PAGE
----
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New non-volatile memory promises 'instant-on' computing

Super SrTiO3 FeRAM tech to replace RAM and disks?

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American boffins say they have made a significant step towards new chip technologies which could lead to faster, more durable non-volatile memory in place of RAM - and so to "instant-on" computing without boot-ups or hard disks.

The new research comes in the area of ferroelectrics, materials used today in so-called FeRAM or FRAM* - Ferroelectric Random Access Memory. FeRAM is a type of non-volatile memory used in smart cards and some portable devices. Compared to Flash, it offers many more read/write cycles before failure, much faster writing and lower power consumption.

FeRAM chips are structured much like ordinary DRAM, but use a ferroelectric material in place of the dielectric to achieve their unique features. Present-day FeRAM uses lead zirconate titanate (PZT) ferroelectric, and at present the technology suffers from low storage densities and high cost: hence its use mainly in low-capacity low-power devices requiring durability, like smartcards.

But now boffins funded by the US National Science Foundation have made a move to change that, depositing strontium titanate on silicon to achieve a new ferroelectric.

According to the NSF, this could lead to new, superior FeRAM chips able to replace both the RAM and the hard-disk or Flash storage used in most present-day computers. The FeRAM combo-memory would of course be non-volatile, unlike today's RAM, so there'd be no need to boot up or recover from hibernation after turning off the power: the machine would instantly switch on in just the same condition it had been on power-down. If the FeRAM also replaced the machine's storage, there'd never be any tiresome waiting for slow, power-hungry hard disks or Flash memory to do their stuff either.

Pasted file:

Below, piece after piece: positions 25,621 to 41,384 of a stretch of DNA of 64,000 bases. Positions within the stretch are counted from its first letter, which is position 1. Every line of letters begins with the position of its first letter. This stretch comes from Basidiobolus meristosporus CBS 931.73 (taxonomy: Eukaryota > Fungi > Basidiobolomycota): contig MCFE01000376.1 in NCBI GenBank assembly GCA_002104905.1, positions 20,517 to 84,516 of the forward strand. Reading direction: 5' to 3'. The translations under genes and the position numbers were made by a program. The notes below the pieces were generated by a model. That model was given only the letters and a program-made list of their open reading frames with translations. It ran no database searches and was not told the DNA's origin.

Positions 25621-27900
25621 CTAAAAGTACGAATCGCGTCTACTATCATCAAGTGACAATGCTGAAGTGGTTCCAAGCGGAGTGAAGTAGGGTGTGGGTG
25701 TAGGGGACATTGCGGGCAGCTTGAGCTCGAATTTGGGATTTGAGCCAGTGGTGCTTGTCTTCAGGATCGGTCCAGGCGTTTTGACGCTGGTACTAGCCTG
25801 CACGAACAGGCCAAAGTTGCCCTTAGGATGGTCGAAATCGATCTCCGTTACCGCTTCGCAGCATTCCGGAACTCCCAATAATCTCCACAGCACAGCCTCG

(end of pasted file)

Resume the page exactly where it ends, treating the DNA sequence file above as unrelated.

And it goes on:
The research was led by Darrell Schlom of Cornell Uni, with assistance from federal boffins - including some from NASA Ames - and others at Motorola and Intel.

It's not goodbye to RAM just yet, however, according to Schlom. He and his collaborators have shown that strontium-titanate components can be assembled, but there's still plenty to do.

"Several hybrid transistors have been proposed specifically with ferroelectrics in mind," said Schlom. "By creating a ferroelectric directly on silicon, we are bringing this possibility closer to realization."

Subscribers to the journal Science can read the paper here. There's also some background on FeRAM tech from Fujitsu here, for those interested. ®

*FRAM is specifically trademarked by Ramtron International.

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